In toxicology and risk assessment the way we determine whether an exposure to a chemical poses a risk is to calculate the reference dose, (RfD). A RfD is a concentration or dose of a compound in question to which a receptor may be exposed without causing adverse health effects (i.e. a dose that is considered “safe” or “acceptable”). For pesticides, Health Canada calculates maximum residue limits (MRL) that represent concentrations of a compound that are not considered to pose a significant risk to the public.
Health Canada has established MRLs for glyphosate for all sorts of foodstuffs. The entire list is here. This list establishes concentrations that are considered to be entirely safe (i.e pose no significant threat to the public). This is where journalists like in the CTV story, can get it wrong. To explain let’s look at a post from Joe Schwarcz who looked more deeply into that study:
the highest amount of glyphosate found was 760 ppb which is way, way below Health Canada’s standard for oat products at 15,000 ppb. A small child eating 100 grams of the cereal would consume 0.076 milligrams of glyphosate. Most regulatory agencies have concluded that consumption up to 0.5 mg/kg body weight per day presents no problem, so that a 10 kg child could consume 5 mg per day. The 0.076 mg consumed is 1/66th of this.
That is, a 10 kg child (a baby) would have to eat 66 bowls of Cheerios a day to experience a detectable risk to their health.
This brings us back to our story about fear-mongering and glyphosate. I can’t count the number of people on my social media feed who pointed out that a jury found Monsato guilty for causing a man’s cancer. Well I am not the first person, nor will I be the last, to point out that US juries are not known for their ability to understand science. Another jury once believed the story about an infamous glove “if it doesn’t fit, you must acquit” and we now all agree they were out to lunch.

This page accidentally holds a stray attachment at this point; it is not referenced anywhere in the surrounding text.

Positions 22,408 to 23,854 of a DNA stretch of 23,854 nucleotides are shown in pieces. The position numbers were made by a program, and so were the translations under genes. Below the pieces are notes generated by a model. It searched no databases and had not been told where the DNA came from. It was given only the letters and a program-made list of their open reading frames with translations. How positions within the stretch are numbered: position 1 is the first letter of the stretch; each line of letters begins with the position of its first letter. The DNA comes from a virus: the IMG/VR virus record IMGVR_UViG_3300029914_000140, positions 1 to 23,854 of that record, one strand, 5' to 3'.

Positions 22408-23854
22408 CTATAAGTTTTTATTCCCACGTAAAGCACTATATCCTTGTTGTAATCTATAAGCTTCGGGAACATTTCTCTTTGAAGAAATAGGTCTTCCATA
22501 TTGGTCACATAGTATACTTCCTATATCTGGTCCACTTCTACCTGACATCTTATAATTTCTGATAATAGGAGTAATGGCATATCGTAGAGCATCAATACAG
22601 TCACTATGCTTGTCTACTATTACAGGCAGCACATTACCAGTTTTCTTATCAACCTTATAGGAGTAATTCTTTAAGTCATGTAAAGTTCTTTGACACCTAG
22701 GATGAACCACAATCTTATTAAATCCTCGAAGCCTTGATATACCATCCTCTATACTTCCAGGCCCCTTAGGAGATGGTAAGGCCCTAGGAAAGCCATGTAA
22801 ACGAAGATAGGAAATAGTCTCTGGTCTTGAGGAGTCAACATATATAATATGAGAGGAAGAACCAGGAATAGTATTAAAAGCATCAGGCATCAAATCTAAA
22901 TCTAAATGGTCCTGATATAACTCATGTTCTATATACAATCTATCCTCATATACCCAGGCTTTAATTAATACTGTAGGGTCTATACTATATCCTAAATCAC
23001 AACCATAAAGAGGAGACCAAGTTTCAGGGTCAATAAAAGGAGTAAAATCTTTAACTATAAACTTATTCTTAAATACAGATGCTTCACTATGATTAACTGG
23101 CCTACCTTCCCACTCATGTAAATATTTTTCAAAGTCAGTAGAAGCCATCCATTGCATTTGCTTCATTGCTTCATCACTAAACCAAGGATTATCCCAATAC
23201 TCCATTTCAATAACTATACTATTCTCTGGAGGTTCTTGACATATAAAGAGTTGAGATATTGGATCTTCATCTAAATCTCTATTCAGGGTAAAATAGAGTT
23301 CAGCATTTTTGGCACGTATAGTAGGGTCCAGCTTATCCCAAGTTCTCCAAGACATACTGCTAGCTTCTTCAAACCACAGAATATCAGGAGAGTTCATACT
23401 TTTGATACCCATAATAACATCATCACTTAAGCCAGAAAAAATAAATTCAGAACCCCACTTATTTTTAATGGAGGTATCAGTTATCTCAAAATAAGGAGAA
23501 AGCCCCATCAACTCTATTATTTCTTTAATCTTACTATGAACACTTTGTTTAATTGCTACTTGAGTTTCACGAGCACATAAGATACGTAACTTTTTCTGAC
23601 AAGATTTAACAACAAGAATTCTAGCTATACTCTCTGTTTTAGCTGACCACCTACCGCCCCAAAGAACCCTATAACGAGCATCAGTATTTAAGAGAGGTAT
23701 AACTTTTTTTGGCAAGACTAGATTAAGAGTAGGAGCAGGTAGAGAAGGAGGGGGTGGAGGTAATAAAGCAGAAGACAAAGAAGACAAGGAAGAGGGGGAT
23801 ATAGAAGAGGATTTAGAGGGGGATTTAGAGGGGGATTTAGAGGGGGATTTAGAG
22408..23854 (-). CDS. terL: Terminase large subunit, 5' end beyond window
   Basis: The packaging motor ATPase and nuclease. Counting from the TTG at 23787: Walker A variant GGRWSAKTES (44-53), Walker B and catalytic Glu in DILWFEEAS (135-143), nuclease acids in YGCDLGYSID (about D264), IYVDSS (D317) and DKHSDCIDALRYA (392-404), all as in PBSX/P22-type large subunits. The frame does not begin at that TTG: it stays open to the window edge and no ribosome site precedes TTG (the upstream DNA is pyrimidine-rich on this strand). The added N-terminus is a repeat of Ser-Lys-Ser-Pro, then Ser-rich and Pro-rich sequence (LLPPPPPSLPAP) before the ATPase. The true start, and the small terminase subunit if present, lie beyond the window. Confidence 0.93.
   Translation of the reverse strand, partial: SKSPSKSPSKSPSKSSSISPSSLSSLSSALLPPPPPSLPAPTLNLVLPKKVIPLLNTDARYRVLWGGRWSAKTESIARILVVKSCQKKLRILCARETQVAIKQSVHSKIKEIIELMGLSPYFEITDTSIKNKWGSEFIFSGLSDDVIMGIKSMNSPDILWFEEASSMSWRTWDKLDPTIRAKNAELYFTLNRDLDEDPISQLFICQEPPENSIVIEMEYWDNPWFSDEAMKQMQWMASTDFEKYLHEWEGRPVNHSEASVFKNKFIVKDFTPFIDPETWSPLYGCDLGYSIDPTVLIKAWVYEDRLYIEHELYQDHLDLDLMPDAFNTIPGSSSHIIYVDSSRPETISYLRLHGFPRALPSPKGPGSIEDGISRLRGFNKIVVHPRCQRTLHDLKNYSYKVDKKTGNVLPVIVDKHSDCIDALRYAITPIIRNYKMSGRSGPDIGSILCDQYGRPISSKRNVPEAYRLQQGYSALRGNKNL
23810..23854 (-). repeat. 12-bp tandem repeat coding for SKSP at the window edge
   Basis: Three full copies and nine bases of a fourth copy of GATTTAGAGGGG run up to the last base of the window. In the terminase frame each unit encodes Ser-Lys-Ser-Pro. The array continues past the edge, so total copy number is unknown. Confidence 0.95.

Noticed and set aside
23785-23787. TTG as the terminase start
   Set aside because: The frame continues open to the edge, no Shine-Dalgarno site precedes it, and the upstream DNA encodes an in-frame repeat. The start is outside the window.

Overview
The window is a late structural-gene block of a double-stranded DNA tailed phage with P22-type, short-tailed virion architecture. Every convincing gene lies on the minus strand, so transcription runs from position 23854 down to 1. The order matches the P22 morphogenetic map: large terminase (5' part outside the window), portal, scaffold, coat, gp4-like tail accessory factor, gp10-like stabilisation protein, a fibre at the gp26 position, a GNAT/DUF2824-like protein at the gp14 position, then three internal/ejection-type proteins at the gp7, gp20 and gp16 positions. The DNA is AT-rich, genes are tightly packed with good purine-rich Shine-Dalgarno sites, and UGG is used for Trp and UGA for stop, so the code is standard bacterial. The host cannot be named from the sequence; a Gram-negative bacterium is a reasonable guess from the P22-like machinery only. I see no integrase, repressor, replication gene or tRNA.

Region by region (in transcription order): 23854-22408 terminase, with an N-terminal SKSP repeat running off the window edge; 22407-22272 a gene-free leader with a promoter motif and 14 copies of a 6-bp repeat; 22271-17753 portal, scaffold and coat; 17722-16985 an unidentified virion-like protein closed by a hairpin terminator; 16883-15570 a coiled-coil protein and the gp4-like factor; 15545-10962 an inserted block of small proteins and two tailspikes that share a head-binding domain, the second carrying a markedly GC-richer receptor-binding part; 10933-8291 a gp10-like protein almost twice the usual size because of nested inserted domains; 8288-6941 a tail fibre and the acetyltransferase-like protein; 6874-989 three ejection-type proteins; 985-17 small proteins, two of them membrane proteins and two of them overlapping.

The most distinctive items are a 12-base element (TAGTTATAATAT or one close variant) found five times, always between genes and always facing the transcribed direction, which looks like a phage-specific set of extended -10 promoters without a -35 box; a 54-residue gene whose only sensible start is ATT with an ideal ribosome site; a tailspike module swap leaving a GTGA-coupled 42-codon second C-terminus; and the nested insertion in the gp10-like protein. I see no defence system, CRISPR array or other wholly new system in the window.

Instead of trusting US juries for our science I think we should stick with the professionals and they all agree (even the IARC) that the concentrations of glyphosate you encounter in your daily life in your breakfast cereals and in your nutritious fruits and vegetables are not high enough to cause any harm. In other words, while glyphosate may represent a theoretical hazard to human health it does not pose a real risk to you or your children.
To conclude let me reiterate. When you see a study like those presented above do not ask: “can this compound cause cancer?“. Instead ask: “is this compound expected to cause cancer at the concentrations encountered in that study?” By doing so you will get the correct answer. Then you can ignore the fear mongers and go back to eating those healthy fruits and vegetables in peace.
Image from Shutterstock
Because I deal with risk all the time in this blog I have prepared a series of posts to help explain the risk assessment process. The posts start with “Risk Assessment Methodologies Part 1: Understanding de minimis risk” which explains how the science of risk assessment establishes whether a compound is “toxic” and explains the importance of understanding dose/response relationships. It explains the concept of a de minims risk. That is a risk that is negligible and too small to be of societal concern (ref). The series continues with “Risk Assessment Methodologies Part 2: Understanding “Acceptable” Risk” which, as the title suggests, explains how to determine whether a risk is “acceptable”. I then go on to cover how a risk assessment is actually carried out in “Risk Assessment Methodologies Part 3: the Risk Assessment Process. I finish off the series by pointing out the danger of relying on anecdotes in a post titled: Risk Assessment Epilogue: Have a bad case of Anecdotes? Better call an Epidemiologist.